The only big difference between each class is the type of auto-attack they use and the core spells you can cast. These are the three spells you can cast regardless of what you build in your deck or how much mana you have. These spells regenerate over time and help to define the class fantasy. For example, the necromancer attacks with a flail at medium range. His secondary ability summons skeleton companions to fight by his side, while his utility ability can be used to consume those skeletons and give himself a power boost. Finally, the necromancer can conjure a spinning vortex from his arms that obliterates everything in his path. These abilities are available when you play the Necromancer no matter which spells you choose to put in your deck, and can always be used independently of your other spells. The Necromancer also gets a slight boost to mana, which allows him to cast more spells at a faster rate, relative to other classes. Beyond these class-specific abilities and passives, everything about your playstyle comes down to your gear, artifacts, and deckbuilding.
Magic: Legends Has Five Separate Campaigns, And More To Come
After an opening tutorial segment, players can choose to play through any of Magic: Legends’ five campaigns in any order they wish. These campaigns are linear, narrative experiences that tell separate stories, but overlap in ways that tell a bigger, evolving story in Magic: Legends. In the beta, only three of the campaigns will be available, the jungle continent of Tazeem, the gothic province Gavony, and the tropical academy of Tolaria. After open beta, the game will expand to include the church-state city of Benalia and the volcanic island Shiv, with even more planes to explore in the future.
The missions in each zone can be replayed on four different difficult stages with increasing levels of rewards. The higher difficulties include special regional enchantments that modify specific characteristics about the world of enemies. For example, an enchantment might cause enemies to explode when they die, meaning you may need to adjust your deck to include more long-range spells in order to avoid taking damage from the explosions. Playing on higher difficulties increases the challenge, but also rewards more spells pages to help you level up your favorite spells quicker.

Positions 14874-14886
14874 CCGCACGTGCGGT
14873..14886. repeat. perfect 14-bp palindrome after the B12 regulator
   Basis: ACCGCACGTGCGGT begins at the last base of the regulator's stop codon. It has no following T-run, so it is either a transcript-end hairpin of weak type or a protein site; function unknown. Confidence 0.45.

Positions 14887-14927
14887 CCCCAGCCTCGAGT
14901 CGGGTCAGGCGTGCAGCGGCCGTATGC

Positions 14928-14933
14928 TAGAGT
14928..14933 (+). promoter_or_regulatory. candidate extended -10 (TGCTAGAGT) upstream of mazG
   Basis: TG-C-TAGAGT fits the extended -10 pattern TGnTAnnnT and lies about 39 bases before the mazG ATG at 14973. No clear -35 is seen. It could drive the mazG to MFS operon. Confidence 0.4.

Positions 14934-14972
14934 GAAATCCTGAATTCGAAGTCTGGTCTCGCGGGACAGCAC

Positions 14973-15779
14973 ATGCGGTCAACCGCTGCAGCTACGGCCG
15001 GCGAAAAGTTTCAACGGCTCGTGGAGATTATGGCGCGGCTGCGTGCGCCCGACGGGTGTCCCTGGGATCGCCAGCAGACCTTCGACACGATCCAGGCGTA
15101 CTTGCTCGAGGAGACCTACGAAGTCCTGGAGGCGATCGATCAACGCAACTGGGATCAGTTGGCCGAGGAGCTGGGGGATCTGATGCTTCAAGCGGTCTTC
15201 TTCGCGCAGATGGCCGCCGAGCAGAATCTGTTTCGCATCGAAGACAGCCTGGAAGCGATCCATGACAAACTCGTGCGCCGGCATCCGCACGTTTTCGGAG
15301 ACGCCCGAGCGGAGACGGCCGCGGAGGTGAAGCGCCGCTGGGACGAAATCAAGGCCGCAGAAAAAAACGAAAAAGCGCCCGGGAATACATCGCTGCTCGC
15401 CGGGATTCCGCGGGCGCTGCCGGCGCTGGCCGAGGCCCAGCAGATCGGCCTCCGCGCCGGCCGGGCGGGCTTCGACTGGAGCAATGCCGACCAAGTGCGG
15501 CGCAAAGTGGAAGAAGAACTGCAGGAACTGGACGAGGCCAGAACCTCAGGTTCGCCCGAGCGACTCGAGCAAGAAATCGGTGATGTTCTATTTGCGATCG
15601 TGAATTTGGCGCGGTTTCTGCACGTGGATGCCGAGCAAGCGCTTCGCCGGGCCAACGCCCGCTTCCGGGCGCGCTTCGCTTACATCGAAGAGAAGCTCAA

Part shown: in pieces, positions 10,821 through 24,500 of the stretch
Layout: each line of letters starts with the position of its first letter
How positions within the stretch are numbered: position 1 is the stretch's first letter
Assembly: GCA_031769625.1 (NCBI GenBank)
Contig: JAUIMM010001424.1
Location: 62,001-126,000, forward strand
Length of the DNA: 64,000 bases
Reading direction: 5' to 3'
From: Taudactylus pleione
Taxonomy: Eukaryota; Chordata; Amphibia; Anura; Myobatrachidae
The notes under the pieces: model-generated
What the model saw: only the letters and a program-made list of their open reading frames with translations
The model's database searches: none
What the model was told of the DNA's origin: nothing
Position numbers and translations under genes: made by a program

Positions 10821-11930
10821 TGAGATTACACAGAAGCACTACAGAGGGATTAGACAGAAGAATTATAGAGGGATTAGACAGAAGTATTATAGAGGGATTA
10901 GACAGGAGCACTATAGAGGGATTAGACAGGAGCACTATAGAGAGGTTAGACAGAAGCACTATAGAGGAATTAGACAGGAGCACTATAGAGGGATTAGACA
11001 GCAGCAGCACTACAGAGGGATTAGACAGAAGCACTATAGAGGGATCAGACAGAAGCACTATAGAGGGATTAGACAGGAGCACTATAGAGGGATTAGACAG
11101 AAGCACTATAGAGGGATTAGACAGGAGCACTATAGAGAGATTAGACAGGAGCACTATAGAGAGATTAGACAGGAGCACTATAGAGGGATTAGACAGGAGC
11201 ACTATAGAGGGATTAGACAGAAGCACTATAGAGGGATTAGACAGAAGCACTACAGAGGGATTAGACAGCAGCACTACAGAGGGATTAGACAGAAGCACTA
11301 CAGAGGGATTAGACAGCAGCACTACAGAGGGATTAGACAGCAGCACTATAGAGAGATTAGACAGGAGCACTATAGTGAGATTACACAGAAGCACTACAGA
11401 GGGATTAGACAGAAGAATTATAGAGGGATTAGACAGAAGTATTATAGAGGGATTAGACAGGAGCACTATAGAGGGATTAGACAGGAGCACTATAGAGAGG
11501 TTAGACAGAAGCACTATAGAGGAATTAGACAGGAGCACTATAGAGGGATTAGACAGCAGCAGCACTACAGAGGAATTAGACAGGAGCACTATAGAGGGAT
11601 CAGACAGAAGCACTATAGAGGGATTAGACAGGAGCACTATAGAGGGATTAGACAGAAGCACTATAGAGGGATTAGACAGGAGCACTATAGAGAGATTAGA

Multiplayer, PvP, And More
Cryptic released a new video explainer today that details everything players can expect from the upcoming beta, including group play for up to three people and a 1v1 PvP mode for skilled planeswalkers to test their decks against other players. You can check out that video above, and you can sign up for the Magic: Legends open beta by visiting the official website.
Next: New Magic: Legends Video Explains Difficulty System And Modifiers
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Eric Switzer is the Livestream News Editor for TheGamer as well as the lead for VR and Tech. He has written about comics and film for Bloody Disgusting and VFXwire. He is a graduate of University of Missouri – Columbia and Vancouver Film School. Eric loves board games, fan conventions, new technology, and his sweet sweet kitties Bruce and Babs. Favorite games include Destiny 2, Kingdom Hearts, Super Metroid, and Prey…but mostly Prey. His favorite Pokémon is Umbreon.